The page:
Porphyrellus porphyrosporus (Fr. & Hök) E.-J. Gilbert 1931 (syn: Boletus porphyrosporus Fr. & Hök, 1835; Boletus porphyrosporus var. minor Bataille & Crawshay, 1924; Boletus porphyrosporus var. porphyrosporus Fr., 1835; Gyroporus porphyrosporus (Fr. & Hök) Quél., 1886; Phaeoporus porphyrosporus (Fr. & Hök) Bataille, 1908; Phaeoporus porphyrosporus var. porphyrosporus (Fr. & Hök)
Bataille, 1908; Porphyrellus porphyrosporus subsp. porphyrosporus (Fr. & Hök)
E.-J. Gilbert 1931; Porphyrellus pseudoscaber Secr. ex Singer 1945; Porphyrellus pseudoscaber subsp. cyaneocinctus Singer, 1945; Porphyrellus pseudoscaber var. pseudoscaber Secr. ex Singer 1945; Porphyrellus pseudoscaber subsp. typicus Singer, 1945; Suillus porphyrosporus (Fr. & Hök) Kuntze, 1898; Tylopilus cyaneocinctus (Singer) Grund & K. A. Harrison, 1976; Tylopilus porphyrosporus (Fr. & Hök) A. H. Sm. & Thiers, 1971; Tylopilus porphyrosporus var. porphyrosporus (Fr. & Hök) A. H.
Sm. & Thiers, 1971); 
Dusky Bolete;


ID please of mushroom
Date/Time : June 27, 2010 at 9.08am IST
Location Place
: Girivan, near Mulshi
Altitude : about 681 m (above mean sea level)

GPS :  18°33’53.79″N, 73°32’30.11″E

Habitat : wild
Type : damp, moist forest floor, in clearing

Habit : mushroom
Height : about 6″ – 10″
Size : diameter ranging from 6″ – 18″

Other Info

Fragrance : foetid
Uses : do not know

Your “Plant Sized Mushroom” is Boletus Sp.

I would not know about its identity, but the tribals eat it. I have tried it and it does taste very good. Shall try to find out its identity.

… one of the rare times, me mentioning about fragrance.
Just could not help getting the foetid smell while taking close-up of the mushroom.
It was like an over-fermented loaf of bread …,
… indeed, eating this mushroom would require lot of guts !!

That’s the way of attracting insects….

It has an over fermented smell because it is old not fresh. If you are not careful, it will be full of tiny worms. I have relied on my tribals. When they can have it so could I. In fact no other community other than the tribals have it. They look down upon the people who consume it. No such inhibitions with me. I have consumed quite a few things that the others do not.

I agree with … It is an old specimen in the foto.
When we go on mushroom outings, the experts take the mushroom out of the soil, by turning it a bit so that the whole mushroom with the root comes out. Then the upperside, the downside, the stem, the ring if it is there, if the ring is movable up and down the stem, the base of the stem (root) and such things are observed. Moreover the smell, the color, how the cap reacts when pressed with a finger, whether it changes the color and how the flesh looks like when the cap is cut, all these things are discussed when determining the mushroom.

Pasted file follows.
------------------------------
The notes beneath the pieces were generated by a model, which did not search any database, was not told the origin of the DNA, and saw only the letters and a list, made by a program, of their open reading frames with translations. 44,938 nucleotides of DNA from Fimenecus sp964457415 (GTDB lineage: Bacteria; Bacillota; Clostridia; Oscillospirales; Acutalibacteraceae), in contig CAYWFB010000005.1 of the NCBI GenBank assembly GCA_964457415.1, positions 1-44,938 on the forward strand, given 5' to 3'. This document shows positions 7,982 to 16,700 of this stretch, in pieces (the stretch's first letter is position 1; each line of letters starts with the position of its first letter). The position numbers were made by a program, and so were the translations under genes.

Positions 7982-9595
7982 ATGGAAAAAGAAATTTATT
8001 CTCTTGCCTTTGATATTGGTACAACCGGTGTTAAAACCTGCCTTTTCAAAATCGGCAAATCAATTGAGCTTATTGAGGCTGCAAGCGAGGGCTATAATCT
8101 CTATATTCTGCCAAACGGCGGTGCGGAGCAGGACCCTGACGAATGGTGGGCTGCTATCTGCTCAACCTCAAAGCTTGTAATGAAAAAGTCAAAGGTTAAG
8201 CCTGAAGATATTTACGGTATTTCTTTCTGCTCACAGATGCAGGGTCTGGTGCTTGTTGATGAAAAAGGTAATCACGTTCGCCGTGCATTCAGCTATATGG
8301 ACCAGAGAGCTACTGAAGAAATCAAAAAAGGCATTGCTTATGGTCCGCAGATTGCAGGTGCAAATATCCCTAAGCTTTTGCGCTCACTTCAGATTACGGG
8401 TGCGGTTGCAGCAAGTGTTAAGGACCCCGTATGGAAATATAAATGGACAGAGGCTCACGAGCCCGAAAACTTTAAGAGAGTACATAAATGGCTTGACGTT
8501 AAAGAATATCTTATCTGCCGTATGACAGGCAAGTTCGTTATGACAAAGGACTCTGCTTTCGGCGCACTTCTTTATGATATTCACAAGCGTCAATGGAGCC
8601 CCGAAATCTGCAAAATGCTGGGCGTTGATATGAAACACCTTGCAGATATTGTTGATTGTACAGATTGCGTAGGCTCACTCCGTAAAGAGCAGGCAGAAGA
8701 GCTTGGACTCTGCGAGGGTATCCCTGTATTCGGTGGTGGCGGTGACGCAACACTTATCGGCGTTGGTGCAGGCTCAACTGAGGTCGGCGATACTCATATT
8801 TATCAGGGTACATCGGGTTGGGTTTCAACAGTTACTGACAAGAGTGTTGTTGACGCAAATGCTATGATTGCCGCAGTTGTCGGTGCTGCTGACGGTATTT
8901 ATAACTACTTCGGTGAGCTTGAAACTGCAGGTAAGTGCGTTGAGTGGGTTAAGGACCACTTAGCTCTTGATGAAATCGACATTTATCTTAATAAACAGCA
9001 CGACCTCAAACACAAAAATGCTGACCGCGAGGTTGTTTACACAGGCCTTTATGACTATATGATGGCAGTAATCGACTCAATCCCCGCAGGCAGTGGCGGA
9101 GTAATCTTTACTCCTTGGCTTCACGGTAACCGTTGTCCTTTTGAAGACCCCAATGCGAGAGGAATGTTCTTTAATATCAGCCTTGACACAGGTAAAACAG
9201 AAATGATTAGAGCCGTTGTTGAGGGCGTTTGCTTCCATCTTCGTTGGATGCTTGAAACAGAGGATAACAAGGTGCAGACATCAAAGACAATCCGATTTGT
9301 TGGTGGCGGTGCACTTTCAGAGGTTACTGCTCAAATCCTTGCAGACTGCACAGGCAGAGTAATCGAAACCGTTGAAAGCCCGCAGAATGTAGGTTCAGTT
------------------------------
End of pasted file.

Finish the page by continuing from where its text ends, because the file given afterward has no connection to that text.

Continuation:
Important thing is that after determining the id of the mushroom, our experts put the mushrooms back in the original place and don’t throw away somewhere around.
Mushroom searching and eating is more popular in the european mainland so I find not many Mushroom information in English. I have a request to mushroom-mailers. Please send as much information as possible. Let us wait what experts say.
I guess your mushroom is boletus sp. perhaps mirabilis?
Let us wait what experts say.

just can’t resist sending you this mail.
scandinavians seem to like such food. have a look http://en.wikipedia.org/wiki/Surstr%C3%B6mming here. Here are some more.
  • Funazushi – japanischer, vier Jahre fermentierter Fisch
  • Gammelrochen – isländischer, fermentierter Rochen
  • Hákarl – isländischer, monatelang fermentierter Eishai bzw. Grönlandhai
  • Pla Raa – thailändischer, eingelagerter, gesalzener und vergorener Fisch
  • Kräftskiva – Krebsfest, eine weitere schwedische Spätsommertradition
In Iceland we did not know what to do, whether to be polite to our hosts and eat what they gave us or be frank and perhaps rude? we decided to be frank and told them politely that we had some stomachproblems.

Many thanks … for providing clarity and good thoughts about mushrooms and their edibility.
Indeed, it is well-known fact that these mushrooms are relished by all kinds of people, all round the world; and some of them could be well-priced.
As a non-vegetarian, am now able to relate to checking for certain aspects, before one decides it to be fit for eating.

To me it looks like Porphyrellus porphyrosporus. Syn. are Porphyrellus pseudoscaber = Boletus pseudoscaber = Boletus porphyrosporus.
These are medium to large bolete with dull brown velvety cap and stem with brown pores. They occur solitary or in small groups on soil with broad leaf trees. Odour of this sp. is sour and is edible.


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